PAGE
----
Huge Need, Big Shortage in Minn. Reading, Math Tutors
When Mai Lo's six year-old son finished his first year with a Minnesota Reading Corps tutor, the St. Paul mother could not believe how much he had blossomed.
"It's wonderful. It's beautiful to see your child be more confident," she said during an interview Friday.
The Reading Corps program, along with a companion Math Corps, reached more than 20,000 Minnesota children last year, according to administrators. But the need this year is expected to soar, and the programs are struggling to recruit enough tutors.
"There's definitely a need," explained Anna Peters, recruitment and outreach manager for the twin programs, which are operated under the AmeriCorps umbrella.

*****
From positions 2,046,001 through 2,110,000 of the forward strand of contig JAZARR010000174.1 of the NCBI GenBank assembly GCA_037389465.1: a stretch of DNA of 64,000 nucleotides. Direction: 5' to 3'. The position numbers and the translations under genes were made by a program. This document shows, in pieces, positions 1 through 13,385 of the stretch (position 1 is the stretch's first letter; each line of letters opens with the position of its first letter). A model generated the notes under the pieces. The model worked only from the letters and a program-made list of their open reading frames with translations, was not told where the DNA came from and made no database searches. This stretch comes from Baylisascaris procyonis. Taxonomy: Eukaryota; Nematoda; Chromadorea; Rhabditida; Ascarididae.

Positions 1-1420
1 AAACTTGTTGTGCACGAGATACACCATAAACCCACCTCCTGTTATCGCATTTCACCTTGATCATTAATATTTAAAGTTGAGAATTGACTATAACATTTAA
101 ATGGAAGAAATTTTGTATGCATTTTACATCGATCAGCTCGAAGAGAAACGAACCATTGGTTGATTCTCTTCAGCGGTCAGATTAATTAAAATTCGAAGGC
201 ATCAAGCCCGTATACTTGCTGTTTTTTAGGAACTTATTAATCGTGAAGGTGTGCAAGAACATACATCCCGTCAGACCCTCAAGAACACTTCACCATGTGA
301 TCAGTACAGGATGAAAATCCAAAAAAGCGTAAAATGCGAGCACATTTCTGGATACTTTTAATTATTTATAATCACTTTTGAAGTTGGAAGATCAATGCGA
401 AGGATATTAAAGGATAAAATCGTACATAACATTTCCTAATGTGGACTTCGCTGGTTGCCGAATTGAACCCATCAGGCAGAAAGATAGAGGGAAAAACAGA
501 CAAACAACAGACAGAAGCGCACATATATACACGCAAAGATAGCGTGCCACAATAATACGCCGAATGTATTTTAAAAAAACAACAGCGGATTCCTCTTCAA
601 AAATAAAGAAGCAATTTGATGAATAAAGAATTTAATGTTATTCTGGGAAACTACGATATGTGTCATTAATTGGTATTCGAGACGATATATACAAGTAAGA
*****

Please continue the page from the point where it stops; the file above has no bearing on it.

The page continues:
More than one in five Minnesota third graders, 21.6%, do not read at grade level, according to 2011 state test scores, and nearly half of eighth graders, 47.4%, are not proficient in math.
Both programs need to attract an estimated 1,268 tutors for the upcoming school year, more than they've ever recruited; so far the ranks are about 100 short, with training for new tutors set to begin Aug. 9 - less than two weeks away.
"The need is there and we have been fortunate enough to grow the program every year and place more tutors every year in more schools around the state to reach more kids that need our help," Peters said.
The programs are funded with $16.4 million in federal money and $4.1 million in state funds. Full-time tutors earn a $480 stipend every two weeks and a $5,550 educational award after their 11-month service.
Watch our story above to hear from first-year and returning tutors.
Click here to learn more and to apply for the Minnesota Reading Corps and Math Corps programs.